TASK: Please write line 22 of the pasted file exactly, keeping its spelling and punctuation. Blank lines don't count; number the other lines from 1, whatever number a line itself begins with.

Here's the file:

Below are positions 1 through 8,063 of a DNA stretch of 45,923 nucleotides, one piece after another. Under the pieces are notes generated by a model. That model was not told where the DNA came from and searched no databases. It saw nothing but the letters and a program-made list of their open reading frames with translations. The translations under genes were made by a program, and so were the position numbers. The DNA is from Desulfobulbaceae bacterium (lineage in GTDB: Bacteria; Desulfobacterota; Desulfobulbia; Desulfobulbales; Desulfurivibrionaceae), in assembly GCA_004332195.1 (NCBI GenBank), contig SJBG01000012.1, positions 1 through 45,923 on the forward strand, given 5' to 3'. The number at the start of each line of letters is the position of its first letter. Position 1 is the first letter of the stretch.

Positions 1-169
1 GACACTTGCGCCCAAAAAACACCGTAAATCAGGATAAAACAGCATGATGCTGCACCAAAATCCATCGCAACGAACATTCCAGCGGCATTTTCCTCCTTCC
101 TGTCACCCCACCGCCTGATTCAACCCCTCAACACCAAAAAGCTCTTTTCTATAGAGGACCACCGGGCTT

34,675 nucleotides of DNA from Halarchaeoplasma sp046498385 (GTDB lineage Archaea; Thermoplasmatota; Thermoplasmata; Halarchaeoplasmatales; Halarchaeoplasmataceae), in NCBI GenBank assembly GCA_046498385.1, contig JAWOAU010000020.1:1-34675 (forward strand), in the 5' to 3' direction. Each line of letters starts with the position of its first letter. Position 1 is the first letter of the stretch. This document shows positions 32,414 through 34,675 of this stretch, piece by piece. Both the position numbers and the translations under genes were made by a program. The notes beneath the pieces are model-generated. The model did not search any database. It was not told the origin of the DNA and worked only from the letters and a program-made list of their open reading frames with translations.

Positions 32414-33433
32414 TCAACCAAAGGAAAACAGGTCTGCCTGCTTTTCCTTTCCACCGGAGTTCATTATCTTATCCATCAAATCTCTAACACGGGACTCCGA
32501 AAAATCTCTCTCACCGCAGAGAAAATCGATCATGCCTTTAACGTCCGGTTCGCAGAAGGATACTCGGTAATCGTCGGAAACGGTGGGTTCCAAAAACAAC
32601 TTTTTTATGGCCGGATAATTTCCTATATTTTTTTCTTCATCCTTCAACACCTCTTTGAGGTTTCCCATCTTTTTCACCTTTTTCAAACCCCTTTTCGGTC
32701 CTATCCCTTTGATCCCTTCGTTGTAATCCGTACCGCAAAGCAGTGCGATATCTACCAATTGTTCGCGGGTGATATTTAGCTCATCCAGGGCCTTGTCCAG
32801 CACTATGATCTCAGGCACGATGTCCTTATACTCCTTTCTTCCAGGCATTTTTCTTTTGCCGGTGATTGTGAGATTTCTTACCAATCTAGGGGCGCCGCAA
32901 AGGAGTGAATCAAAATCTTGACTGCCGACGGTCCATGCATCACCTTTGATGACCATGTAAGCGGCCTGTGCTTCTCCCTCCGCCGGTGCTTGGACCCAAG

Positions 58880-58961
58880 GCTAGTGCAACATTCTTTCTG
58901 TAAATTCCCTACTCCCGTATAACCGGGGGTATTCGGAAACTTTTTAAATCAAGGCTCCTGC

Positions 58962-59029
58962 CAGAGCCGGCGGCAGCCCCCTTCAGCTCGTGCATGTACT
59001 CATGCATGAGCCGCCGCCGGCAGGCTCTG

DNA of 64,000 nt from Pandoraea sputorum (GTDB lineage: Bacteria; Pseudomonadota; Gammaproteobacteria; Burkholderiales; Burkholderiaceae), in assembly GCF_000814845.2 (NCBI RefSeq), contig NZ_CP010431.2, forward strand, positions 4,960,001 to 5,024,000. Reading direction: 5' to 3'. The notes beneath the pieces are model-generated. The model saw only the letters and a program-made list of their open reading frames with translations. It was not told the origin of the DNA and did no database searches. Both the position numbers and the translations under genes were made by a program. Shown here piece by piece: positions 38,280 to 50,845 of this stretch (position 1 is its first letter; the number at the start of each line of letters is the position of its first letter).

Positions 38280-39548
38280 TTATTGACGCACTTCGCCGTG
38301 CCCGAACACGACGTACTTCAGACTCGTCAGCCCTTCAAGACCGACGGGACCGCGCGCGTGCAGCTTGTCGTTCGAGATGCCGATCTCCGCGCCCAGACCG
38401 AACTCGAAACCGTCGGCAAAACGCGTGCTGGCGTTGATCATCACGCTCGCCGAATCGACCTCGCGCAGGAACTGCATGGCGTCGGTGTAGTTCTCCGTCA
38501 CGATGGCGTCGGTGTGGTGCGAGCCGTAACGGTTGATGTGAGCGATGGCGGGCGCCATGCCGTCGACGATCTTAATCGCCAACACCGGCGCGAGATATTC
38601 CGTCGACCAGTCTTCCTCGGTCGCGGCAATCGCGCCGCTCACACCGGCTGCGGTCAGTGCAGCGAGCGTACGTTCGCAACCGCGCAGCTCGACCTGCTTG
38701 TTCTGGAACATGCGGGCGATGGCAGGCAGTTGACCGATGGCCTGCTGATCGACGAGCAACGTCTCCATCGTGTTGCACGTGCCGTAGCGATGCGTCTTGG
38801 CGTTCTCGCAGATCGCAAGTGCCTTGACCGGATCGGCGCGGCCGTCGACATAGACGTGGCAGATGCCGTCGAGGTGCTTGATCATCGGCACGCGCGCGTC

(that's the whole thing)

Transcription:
38301 CCCGAACACGACGTACTTCAGACTCGTCAGCCCTTCAAGACCGACGGGACCGCGCGCGTGCAGCTTGTCGTTCGAGATGCCGATCTCCGCGCCCAGACCG